- 23.Wardle, H., Moody, A., Spence, S., Orford, J., Volberg, R., Jotangia, D., et al. British Gambling Prevalence Survey 2010. London (UK): National Centre for Social Research. 2011.Google Scholar
- 24.• Sharman S, Dreyer J, Clark L, Bowden-Jones H. Down and out in London: addictive behaviors in homelessness. J Behav Addict. 2016;5(2):318–24 This study provides a recent estimate of gambling disorder prevalence in a homeless sample, seeks to understand the direction of the relationship, and provides data relating to the provision and utilisation of gambling support services.CrossRefGoogle Scholar
- 25.Lesieur HR, Blume SB. The south oaks gambling screen (SOGS): a new instrument for the identification of pathological gamblers. Am J Psychiatr. 1987;144(9).Google Scholar
- 29.Ferris J, Wynne H. The Canadian problem gambling index. Ottawa, ON, Canada: Canadian Centre on Subst Abus 2001.Google Scholar
- 30.Pluck G, Nakakarumai M, Sato Y. Homelessness and cognitive impairment: an exploratory study in Tokyo, Japan. East Asian Arch Psychiatr. 2015;25(3):122–7.Google Scholar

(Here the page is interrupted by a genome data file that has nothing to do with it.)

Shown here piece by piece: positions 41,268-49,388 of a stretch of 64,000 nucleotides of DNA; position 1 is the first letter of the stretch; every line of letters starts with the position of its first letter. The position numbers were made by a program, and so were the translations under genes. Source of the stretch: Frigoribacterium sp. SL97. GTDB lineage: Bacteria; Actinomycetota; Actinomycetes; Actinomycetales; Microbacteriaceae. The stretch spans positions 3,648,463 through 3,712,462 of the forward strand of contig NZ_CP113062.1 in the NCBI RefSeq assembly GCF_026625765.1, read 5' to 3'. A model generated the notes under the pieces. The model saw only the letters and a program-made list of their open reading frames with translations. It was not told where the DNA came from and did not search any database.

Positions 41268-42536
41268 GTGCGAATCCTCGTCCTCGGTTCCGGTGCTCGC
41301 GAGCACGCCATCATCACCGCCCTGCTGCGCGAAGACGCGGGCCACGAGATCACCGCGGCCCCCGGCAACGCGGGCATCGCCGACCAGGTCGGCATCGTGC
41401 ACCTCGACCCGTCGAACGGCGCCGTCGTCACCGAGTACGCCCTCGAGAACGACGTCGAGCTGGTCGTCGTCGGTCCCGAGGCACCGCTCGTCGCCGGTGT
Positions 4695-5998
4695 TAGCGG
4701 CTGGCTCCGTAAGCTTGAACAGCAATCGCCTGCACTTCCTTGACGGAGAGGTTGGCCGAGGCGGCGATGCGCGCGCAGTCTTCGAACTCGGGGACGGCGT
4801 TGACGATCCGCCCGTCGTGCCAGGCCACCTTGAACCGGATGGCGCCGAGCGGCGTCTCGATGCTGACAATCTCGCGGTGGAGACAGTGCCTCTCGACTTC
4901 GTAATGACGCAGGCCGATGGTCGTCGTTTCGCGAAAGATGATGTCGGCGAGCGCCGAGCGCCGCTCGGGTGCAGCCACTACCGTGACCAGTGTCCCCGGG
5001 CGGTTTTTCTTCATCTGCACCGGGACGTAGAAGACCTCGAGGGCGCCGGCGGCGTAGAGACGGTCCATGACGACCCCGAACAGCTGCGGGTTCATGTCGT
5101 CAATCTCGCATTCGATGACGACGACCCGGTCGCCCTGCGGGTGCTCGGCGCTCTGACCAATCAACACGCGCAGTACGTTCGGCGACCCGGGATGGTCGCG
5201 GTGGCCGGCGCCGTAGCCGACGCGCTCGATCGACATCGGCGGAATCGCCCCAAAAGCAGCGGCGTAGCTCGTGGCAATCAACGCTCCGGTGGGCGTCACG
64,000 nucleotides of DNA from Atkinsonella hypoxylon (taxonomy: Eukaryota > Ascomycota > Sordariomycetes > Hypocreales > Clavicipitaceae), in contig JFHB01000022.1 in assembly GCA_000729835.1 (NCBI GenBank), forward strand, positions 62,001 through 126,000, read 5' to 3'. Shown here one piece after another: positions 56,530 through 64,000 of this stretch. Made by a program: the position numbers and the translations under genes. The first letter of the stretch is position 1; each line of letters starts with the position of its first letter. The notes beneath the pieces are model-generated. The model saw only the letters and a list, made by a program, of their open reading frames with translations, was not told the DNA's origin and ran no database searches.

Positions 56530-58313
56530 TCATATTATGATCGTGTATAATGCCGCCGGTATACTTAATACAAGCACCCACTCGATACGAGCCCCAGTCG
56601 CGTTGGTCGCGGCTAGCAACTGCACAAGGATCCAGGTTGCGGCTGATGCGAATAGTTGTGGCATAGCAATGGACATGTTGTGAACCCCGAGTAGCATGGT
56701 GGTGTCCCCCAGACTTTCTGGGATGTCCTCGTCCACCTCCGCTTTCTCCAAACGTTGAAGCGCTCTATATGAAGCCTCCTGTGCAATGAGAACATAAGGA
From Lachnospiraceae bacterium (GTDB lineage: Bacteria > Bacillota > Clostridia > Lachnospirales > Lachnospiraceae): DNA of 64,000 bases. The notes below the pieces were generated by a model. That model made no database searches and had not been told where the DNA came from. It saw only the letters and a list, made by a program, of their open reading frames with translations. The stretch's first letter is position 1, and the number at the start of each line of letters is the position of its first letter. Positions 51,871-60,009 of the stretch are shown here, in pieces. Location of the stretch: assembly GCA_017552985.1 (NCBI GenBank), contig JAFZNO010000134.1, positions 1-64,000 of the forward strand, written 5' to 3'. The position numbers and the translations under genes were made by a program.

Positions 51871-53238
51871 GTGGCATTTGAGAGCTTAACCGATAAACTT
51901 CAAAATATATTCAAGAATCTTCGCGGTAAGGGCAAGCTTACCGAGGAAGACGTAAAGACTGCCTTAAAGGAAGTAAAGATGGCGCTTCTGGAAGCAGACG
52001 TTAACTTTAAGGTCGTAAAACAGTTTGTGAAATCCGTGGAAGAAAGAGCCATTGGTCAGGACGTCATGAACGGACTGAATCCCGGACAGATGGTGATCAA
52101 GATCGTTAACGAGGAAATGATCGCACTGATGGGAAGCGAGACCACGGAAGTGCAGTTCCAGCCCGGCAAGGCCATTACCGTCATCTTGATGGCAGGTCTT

- 31.• Thorley C, Stirling A, Huynh E. Cards on the table: the cost to government associated with people who are problem gamblers in Britain. IPPR Report. 2016. This paper provides an excellent estimation of the financial cost of gambling to the UK government across a range of different areas. Google Scholar
- 32.Rose A, Maciver C and Davies B. Nowhere fast: the journey in and out of unsupported temporary accommodation, IPPR. (2016) http://www.ippr.org/publications/ nowhere-fast-the-journey-in-and-out-of-unsupported-temporary-accommodation. Accessed 10th Dec 2018
- 37.Lipmann B, Mirabelli F, Rota-Bartelink A. Homelessness among older people: a comparative study in three countries of prevention and alleviation. Melbourne: Wintringham; 2004.Google Scholar